A Glasgow Kiss
About this deal
A student nurse just weeks away from finally qualifying, she hops onto dating apps to try and land herself a prince—but all she seems to find are frogs. The girly brunches with best friend Ashley and sister Emily genuinely felt like every gossip session I've had with my mates, complete with stories of terrible dates, embarrassing moments, and lurid sex stories. The NHS nurse and single mum-of-two from Bellshill joined 200 of her friends, family and colleagues at the Corinthian in Glasgow where everyone toasted to her success. Sophie began writing A Glasgow Kiss by mapping a basic spider diagram including her and her best friend’s worst dates and wrote the story around the mishaps.
But they’re characterised by the seasoned Glaswegian’s capacity to find humour in the most absurd and socially awkward encounters. Several of my female friends have relayed tales of meeting blokes who think that the simple act of agreeing to go on a date is a contractual guarantee of sex. A Glasgow Kiss, has featured in dissertations from students from The University of Glasgow, describing its prominent presence in Scottish literature, and how it has shone light on Scottish women and feminism throughout Glasgow.
It is important that we continue to promote these adverts as our local businesses need as much support as possible during these challenging times. One of them was sitting in our dialysis unit reading it and asked me to come over and sign it for her.
There are a few minor grammar issues, and the continual fish references were a bit off-putting, but A Glasgow Kiss is a thoroughly enjoyable read that I fully recommend. I know many of the places mentioned in the story including Glasgow Caledonian University and felt like I was back there while I was listening. She is single and joins an online dating site to find Mr right- however, her life suddenly spirals out of control. I read it in a day and being from Glasgow was excited to read about someone dating and living in the area. I devoured this book in 24 hours, which was full of laugh out loud moments and inwards groans as we follow Zara on her dating journey.These adverts enable local businesses to get in front of their target audience – the local community.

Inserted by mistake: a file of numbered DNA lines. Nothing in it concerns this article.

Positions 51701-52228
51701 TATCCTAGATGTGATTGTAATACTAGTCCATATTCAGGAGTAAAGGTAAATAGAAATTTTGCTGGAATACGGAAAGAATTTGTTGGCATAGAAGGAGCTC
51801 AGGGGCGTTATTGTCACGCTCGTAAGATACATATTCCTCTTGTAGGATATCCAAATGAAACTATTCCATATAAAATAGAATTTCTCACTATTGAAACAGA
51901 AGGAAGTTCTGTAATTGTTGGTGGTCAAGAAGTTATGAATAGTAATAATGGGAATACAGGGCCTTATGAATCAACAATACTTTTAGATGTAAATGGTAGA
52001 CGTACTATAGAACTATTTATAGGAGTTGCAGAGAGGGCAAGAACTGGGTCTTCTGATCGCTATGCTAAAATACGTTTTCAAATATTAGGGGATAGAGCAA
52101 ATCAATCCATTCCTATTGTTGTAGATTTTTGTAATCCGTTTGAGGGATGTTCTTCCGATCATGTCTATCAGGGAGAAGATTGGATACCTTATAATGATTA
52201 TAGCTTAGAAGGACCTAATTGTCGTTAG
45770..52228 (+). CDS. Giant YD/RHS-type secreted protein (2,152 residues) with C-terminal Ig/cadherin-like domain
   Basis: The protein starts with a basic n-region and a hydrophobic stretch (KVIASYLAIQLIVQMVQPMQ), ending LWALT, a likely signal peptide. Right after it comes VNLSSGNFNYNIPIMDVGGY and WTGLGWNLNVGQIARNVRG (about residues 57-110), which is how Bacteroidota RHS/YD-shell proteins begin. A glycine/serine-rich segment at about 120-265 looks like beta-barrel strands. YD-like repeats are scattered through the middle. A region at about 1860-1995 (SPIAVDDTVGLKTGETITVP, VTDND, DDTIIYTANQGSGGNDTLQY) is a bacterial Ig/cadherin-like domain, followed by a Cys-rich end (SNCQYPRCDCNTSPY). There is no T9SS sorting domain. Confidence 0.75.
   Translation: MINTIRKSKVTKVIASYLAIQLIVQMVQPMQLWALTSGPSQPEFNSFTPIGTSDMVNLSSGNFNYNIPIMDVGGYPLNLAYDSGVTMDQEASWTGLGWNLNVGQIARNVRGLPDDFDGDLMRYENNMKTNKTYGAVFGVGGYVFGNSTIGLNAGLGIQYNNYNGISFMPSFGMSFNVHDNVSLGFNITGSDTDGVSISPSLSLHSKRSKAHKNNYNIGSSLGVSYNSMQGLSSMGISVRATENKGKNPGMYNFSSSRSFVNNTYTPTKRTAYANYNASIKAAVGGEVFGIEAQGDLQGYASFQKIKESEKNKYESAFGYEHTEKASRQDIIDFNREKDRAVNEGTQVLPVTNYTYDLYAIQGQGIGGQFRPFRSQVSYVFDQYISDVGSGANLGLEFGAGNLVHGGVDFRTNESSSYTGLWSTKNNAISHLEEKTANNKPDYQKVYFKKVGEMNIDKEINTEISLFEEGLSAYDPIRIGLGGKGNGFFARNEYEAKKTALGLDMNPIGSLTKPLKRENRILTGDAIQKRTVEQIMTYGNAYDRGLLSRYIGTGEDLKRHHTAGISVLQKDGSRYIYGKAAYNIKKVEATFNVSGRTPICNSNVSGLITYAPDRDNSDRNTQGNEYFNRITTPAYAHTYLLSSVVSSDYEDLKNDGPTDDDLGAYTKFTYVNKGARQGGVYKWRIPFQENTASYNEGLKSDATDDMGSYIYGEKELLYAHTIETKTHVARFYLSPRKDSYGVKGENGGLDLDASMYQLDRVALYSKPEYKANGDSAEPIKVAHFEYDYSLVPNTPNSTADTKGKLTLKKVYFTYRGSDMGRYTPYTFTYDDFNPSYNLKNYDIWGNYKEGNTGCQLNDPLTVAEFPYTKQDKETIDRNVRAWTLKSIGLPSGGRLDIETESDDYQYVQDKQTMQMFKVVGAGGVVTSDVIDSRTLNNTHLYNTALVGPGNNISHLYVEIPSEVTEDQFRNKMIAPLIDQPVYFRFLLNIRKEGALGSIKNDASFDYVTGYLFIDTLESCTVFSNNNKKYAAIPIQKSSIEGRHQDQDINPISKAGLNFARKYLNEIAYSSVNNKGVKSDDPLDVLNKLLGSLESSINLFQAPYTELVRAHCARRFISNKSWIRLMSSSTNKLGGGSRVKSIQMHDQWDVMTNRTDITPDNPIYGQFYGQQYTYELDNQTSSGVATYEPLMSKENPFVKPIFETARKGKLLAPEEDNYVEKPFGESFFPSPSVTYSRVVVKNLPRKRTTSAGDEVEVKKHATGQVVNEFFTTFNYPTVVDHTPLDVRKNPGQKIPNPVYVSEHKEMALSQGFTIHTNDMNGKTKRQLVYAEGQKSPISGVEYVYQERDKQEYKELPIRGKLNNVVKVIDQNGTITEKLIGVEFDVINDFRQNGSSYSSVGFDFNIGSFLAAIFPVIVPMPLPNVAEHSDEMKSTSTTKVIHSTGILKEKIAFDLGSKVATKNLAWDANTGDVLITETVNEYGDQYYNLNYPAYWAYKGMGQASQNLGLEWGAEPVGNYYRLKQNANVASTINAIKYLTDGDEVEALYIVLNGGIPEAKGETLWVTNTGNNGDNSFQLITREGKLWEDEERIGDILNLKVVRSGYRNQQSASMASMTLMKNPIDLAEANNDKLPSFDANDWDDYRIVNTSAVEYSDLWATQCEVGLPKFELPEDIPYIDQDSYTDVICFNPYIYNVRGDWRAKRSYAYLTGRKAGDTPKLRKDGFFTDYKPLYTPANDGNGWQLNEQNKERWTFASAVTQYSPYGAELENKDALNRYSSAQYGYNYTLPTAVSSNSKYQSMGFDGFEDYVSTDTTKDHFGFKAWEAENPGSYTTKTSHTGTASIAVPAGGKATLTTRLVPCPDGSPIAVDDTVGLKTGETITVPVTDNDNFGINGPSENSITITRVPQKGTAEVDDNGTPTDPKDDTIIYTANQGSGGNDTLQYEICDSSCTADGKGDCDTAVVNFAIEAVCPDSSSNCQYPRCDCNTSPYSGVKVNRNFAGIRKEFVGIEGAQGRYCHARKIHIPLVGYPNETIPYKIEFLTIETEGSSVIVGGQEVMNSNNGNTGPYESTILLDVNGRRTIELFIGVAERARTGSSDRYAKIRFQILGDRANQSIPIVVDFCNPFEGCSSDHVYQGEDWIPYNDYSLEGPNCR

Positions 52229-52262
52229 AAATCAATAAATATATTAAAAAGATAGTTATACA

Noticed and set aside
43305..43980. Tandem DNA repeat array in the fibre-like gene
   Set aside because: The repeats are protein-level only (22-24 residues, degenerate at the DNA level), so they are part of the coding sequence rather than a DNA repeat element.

Although things did start to pick up again soon after - thanks in part, to Keira Lucchesi fantastic narration. They were telling me that they’d been waiting for years for someone to describe how it really is for them in real life. The sheer volume of grammatical, spelling and formatting issues put me off this book from the start. I’m not sure I would categorise A Glasgow Kiss as a romance, purely due to the severe lack of “romantic men” that poor Zara (and possibly Sophie) dated however there’s an underlying strong tale of friendship and inoffensive sex scenes a plenty, although not in a Jilly Cooper or 50 shades manner but more of a “oh my god do men actually do that to bodysuits? The relatability, Glaswegian humour and insight into the female mind and the antics of the lead character, Zara Smith, 29, have also garnered interest from TV production companies.Zara’s somewhat turbulent dating life makes me incredibly chuffed to be happily married and not having to encounter the world of tinder in my late twenties.
This being The Herald, I’ve chosen the comparatively subdued aftermath of one of Zara’s bedtime rendezvous which she discusses with her friend, Ashley. It was way too enjoyable to be left aside and a great cheer up for all of us single girls out there! As Scott living in America was delighted with the Glasgow banter and memories of growing up Scottish. I used to love a morning after breakdown of the night before in Coia’s and I loved seeing them get such a lengthy mention.As her healthcare job got 'more intense' amid the coronavirus pandemic, the budding author wrote in between gruelling shifts. Pal Heather Suttie, who hosted the launch party, said: “Sophie’s book has become a cult classic and What Happens in Dubai has already had hundreds of five star reviews, she’s a total star. A Glasgow Kiss was originally a self-published novel, as Gravia admits she had no idea how to approach publishers. I’m meeting Sophie Gravia, the young author of what might turn out to be one of the defining literary works of Scotland’s collective lockdown experience.